Cheap, widely available steroids significantly reduce the risk of death for severely ill COVID-19 patients, according to a new international study that reinforces the findings of an earlier British trial and confirms that more than one type of steroid can save lives.
The new findings prompted the World Health Organization to update its treatment guidelines, bringing the international agency’s advice into line with that of many countries, including Canada, that already recommend a steroid called dexamethasone for the sickest COVID-19 patients.
The drug, which has been used to treat other illnesses for decades, burst into the public consciousness in June, when a British clinical trial found it cut the risk of death by about a third for COVID-19 patients on mechanical ventilators.
The new study, published on Wednesday in JAMA, pooled data from the British trial and six other clinical trials – including one with Canadian sites – and confirmed that dexamethasone did indeed cut the risk of death substantially for coronavirus patients in the intensive-care unit, even those who did not require invasive ventilation.
The study found that a related steroid, hydrocortisone, also worked, which should help alleviate concerns about shortages of dexamethasone.
Srinivas Murthy, an infectious-disease physician at BC Children’s Hospital and one of the authors of the new meta-analysis, said he was “thrilled” to see steroids emerge as an early success story in the treatment of severe COVID-19, because the drugs are inexpensive, easy to get and have a long safety record.
“It’s the best news, I think, that we’ve had in this pandemic so far,” Dr. Murthy said.
Still, steroids are far from a silver bullet for COVID-19. The British trial, called RECOVERY, found dexamethasone made no difference for less-sick patients who weren’t on respirators. In fact, the new WHO guidance, also released on Wednesday, discouraged giving steroids to patients with mild versions of the coronavirus disease.
However, among participants in the British trial who were on ventilators, 29 per cent of those receiving dexamethasone died compared with 41 per cent of those receiving usual care – a 30-per-cent reduction in the relative risk of death.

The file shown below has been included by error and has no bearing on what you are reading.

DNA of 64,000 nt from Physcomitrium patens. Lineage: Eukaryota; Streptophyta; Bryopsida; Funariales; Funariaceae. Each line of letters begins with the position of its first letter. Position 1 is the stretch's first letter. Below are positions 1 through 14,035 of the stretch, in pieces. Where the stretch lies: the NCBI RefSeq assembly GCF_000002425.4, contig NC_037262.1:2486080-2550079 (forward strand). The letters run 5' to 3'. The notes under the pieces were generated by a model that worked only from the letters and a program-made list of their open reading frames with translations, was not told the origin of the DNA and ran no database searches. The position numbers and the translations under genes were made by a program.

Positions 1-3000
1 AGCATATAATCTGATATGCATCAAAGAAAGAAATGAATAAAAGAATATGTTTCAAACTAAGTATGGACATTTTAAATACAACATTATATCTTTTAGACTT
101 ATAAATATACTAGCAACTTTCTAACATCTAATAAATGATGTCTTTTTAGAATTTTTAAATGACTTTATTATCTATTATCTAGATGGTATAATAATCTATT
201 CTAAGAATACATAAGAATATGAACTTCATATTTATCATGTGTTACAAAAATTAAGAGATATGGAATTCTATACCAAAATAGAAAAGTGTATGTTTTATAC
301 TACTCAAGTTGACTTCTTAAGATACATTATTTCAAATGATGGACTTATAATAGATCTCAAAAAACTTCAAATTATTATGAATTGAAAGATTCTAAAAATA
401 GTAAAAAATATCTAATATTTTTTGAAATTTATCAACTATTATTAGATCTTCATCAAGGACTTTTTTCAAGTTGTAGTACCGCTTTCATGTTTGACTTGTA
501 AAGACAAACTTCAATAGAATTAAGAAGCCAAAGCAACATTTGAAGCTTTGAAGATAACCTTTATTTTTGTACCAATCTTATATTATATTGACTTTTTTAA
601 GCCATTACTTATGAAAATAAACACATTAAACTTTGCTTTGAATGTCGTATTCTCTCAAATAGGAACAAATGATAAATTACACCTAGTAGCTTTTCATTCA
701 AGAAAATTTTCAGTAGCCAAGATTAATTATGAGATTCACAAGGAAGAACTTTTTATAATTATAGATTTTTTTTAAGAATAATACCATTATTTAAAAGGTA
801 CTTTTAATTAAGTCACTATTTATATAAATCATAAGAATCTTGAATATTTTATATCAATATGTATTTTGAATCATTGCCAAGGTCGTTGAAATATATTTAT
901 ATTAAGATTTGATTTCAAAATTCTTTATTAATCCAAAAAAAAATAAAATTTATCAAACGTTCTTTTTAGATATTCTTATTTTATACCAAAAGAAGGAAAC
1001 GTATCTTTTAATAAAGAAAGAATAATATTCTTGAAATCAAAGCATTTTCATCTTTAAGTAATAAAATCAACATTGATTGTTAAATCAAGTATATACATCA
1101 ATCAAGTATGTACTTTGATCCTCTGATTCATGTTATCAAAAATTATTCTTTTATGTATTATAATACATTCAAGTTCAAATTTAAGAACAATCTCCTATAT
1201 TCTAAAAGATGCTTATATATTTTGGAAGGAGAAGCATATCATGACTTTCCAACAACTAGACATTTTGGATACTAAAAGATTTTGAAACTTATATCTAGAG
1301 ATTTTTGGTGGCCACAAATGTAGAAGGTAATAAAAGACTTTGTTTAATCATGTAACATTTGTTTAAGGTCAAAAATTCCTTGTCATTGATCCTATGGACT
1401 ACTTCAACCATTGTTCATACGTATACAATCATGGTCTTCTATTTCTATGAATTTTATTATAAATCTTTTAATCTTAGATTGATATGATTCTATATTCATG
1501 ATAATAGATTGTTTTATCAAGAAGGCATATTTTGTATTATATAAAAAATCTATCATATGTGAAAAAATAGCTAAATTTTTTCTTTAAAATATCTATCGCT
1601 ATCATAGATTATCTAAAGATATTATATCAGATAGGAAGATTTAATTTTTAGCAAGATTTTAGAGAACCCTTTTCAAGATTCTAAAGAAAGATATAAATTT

“I think a lot of us looked at that RECOVERY data and thought, ‘I’ve never seen anything that big. Is this really plausible?’” said John Marshall, a critical-care physician at St. Michael’s Hospital, part of Unity Health Toronto, and the co-chair of a WHO working group looking at best ways to care for coronavirus patients.
“We thought it was important that we validate that this existed in other populations before people started using corticosteroids indiscriminately in patients,” he said.
But when it came to further studying steroids in COVID-19 patients, there was a hitch. The early findings of the RECOVERY trial – which has generally been praised for its size and rigour – prompted many randomized control trials to stop enrolling new patients and give dexamethasone to all COVID-19 patients in the ICU.
The Canadian arm of one of those trials was led by Dr. Marshall, who is also a senior researcher at the Li Ka Shing Knowledge Institute at St. Michael’s.
Rather than see the findings of the partly completed trials go to waste because they did not recruit enough participants, researchers pooled data from the seven trials conducted in 12 countries, including Brazil and France, that included 1,703 critically ill COVID-19 patients.
Their findings bolstered the conclusions of RECOVERY, Dr. Marshall said. The pooled analysis found that 40 per cent of critically ill patients who received standard care died compared with 32 per cent of those who received steroids.
Dr. Marshall said it is important that the additional studies in the new analysis included countries not as well off economically as Britain, because it shows that the RECOVERY results can be achieved in places without state-of-the-art medical facilities and universal publicly funded health care.
“We wanted a broader geographic sweep,” he said.
The results of the pooled analysis, three other related studies of steroids in COVID-19, and an editorial endorsing their use in critically ill coronavirus patients were published in JAMA.
Although it’s not entirely clear how steroids improve outcomes in these patients, they are thought to reduce inflammation and the overreactive immune response that the body sometimes mounts as it tries to fight off SARS-CoV-2, the virus that causes COVID-19.
Rob Fowler, a critical-care doctor at Toronto’s Sunnybrook Health Sciences Centre who helped write Canada’s guidance for managing COVID-19 patients, agreed the latest research on steroids was good news, but warned against losing sight of the “big picture” in the pandemic.
“We’re chipping away, importantly, at improving outcomes,” said Dr. Fowler, who was not an author on any of the new JAMA studies, but did help with data monitoring of the RECOVERY trial. “We don’t have a medication that works most of the time for most people. Preventing exposure [to the coronavirus] is the most important thing we can do so far.”
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